But I made the Angela Kane Pinafore ANYWAY, because the rain can’t keep my hopes from blooming anew. The Angela Kane Pinafore is a FREE PATTERN and the best part is that it comes with these really charming and helpful videos explaining each step of making the garment. I’m assuming it’s Angela herself who is explaining, in her lovely british voice, about darts and hemming and why you should personalize the back pockets (which I omitted, sorry AK!) because when else will you have a chance to practice your embroidery? I mean, no one makes samplers anymore, which is sad, because when I was a child I was addicted to these “Young American” books describing the childhoods of future leaders or inventors etc. and I adored the Young Martha Washington book and read it over and over again and SHE made a sampler and cried and had a pet bear….I think I’ve gotten away from the point here. The POINT is that Angela Kane made her pinafore in denim, but I made it in this amazing fabric that I adore and had not quite enough of to make something, or SO I THOUGHT. Because one of the many things that is great about the Angela Kane Pinafore is how fabric efficient it is. I made a cute wearable dress with POCKETS out of less than a yard and a half of fabric. You go, Angela. And here it is:

I’ll be honest with you, it was nowhere near warm enough to wear this garment without tights and a sweater, but I did it, because I am that vain. I made a medium, as the pattern only comes in three sizes, and the fit was fine, though you do have to add your own seam allowance if you are doing this project, so be warned. I just adore this fabric, I got it at my beloved PA Fabric outlet and it’s modeled after Victorian Wallpaper, which I happen to find awesome. Mr. Malevolent liked the fabric too:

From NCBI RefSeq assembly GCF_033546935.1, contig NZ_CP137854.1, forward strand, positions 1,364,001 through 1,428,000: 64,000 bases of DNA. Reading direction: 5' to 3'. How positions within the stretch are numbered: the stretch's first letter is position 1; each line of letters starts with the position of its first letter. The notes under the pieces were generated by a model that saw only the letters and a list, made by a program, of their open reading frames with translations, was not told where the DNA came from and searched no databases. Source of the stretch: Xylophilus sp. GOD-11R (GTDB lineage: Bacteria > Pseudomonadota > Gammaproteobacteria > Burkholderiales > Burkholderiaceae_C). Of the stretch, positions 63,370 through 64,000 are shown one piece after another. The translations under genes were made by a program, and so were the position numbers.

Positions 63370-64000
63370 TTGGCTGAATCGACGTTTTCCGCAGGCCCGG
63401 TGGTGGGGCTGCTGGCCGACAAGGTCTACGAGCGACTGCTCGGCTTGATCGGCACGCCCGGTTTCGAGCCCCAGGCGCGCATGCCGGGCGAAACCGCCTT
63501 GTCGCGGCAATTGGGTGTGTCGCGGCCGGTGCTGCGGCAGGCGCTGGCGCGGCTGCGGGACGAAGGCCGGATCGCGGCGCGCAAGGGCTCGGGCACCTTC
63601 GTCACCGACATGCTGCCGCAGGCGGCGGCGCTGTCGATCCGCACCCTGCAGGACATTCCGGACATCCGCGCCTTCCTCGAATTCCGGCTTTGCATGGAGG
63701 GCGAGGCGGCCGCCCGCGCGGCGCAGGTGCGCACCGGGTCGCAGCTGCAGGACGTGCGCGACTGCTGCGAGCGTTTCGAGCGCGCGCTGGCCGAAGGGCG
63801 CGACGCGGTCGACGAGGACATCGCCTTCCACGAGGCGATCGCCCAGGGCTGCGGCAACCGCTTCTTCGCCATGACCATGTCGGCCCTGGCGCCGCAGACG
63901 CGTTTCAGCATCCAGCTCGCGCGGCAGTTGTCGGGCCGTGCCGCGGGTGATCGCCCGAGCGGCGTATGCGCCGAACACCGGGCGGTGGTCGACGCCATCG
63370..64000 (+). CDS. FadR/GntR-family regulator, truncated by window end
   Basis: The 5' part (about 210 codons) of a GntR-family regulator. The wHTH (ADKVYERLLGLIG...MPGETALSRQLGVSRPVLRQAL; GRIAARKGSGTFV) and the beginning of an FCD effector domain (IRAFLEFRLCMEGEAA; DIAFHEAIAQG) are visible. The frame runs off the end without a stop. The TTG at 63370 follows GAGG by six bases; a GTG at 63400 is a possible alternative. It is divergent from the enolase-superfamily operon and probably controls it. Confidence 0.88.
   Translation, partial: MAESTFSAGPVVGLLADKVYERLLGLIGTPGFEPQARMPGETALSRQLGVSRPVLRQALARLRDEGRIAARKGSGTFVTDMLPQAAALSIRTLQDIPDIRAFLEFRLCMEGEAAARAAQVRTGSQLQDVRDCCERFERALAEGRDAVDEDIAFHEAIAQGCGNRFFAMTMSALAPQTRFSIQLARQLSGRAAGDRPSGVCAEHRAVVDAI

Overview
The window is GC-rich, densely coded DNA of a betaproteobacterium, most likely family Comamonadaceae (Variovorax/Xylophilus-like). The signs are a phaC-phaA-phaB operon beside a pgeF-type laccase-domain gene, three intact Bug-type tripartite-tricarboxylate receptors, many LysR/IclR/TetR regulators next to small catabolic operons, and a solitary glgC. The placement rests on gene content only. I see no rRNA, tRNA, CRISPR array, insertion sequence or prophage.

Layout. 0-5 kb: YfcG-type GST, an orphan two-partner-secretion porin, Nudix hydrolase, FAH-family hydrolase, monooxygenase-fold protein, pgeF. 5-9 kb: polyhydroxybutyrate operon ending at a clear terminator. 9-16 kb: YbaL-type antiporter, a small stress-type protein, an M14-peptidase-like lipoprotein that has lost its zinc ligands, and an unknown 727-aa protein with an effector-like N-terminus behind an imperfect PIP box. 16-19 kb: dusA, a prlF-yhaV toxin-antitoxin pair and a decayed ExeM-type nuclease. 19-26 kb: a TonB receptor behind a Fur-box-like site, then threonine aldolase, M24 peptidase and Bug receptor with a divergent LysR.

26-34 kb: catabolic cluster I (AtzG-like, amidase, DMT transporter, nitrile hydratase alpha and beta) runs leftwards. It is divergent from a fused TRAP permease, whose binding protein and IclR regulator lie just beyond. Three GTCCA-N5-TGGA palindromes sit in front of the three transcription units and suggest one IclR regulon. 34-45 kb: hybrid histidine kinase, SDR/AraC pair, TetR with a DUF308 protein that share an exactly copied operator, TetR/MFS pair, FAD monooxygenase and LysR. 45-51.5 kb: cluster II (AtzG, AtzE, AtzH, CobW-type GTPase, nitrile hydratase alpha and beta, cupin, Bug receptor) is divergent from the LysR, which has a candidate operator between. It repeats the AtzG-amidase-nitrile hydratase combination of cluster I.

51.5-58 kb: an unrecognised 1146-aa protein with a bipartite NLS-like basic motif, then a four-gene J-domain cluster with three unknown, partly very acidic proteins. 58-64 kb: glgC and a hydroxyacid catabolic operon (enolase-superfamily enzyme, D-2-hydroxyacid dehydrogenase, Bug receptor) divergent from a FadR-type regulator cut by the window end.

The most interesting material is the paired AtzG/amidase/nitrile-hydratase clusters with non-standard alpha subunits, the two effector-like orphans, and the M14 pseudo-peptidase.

PS If you haven’t been to this website about cats where they DO NOT BELONG, please go there now. It’s amazing. The photos are courtesy of the lovely Selin who put up with me and helped me pose:

I…look like Carmen Sandiago. Which is okay, because I love her. The hat was my grandmother’s and I thought it would give the shoot a little something, a panache, if you will. I don’t know if that worked….The shoes were also my grandmother’s, as were the earrings. Of course. I love love love the pockets:

And I applied bias tape to the neck and shoulders, which was my first time with bias tape! Which I now love! Angela recommends clipping and sewing the edges, which I feel like works better with denim then this lightweight cotton. Thoughts?

I also hand picked the zipper because A. I have no zipper foot and B. I actually find hand sewing rather soothing. Plus I think it looks awesome, and will forever be grateful to Sewaholic for Tasia’s tutorial.

And now a photo of me taunting my cats because I can go outside but they CAN’T.

Oh, you want a close up? But of course!

All this modeling is very hard work. I can see why those America’s Next Top Model girls cry all the time. Me, I prefer to laugh it out instead:

Oh, springtime, please come so I can put all these outfits to good use!

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You’re Turning Violet, Violet!: Refashioned Men’s Shirt

Here you have it, folks, step right up and see my second attempt at remaking a man’s shirt into a woman’s blouse. I don’t know why, but I always assume that it’s going to take me far less time to refashion something then is does to make it from scratch. And on some level that’s true, because I don’t have to put together the pattern (assuming I downloaded it rather then had it sent to me) and cut out all the pieces and read the instructions six million times until I have some idea about what’s going on, but refashioning doesn’t make me the five minutes I feel that it should, and I’m left thinking, oh, my, where did the time go?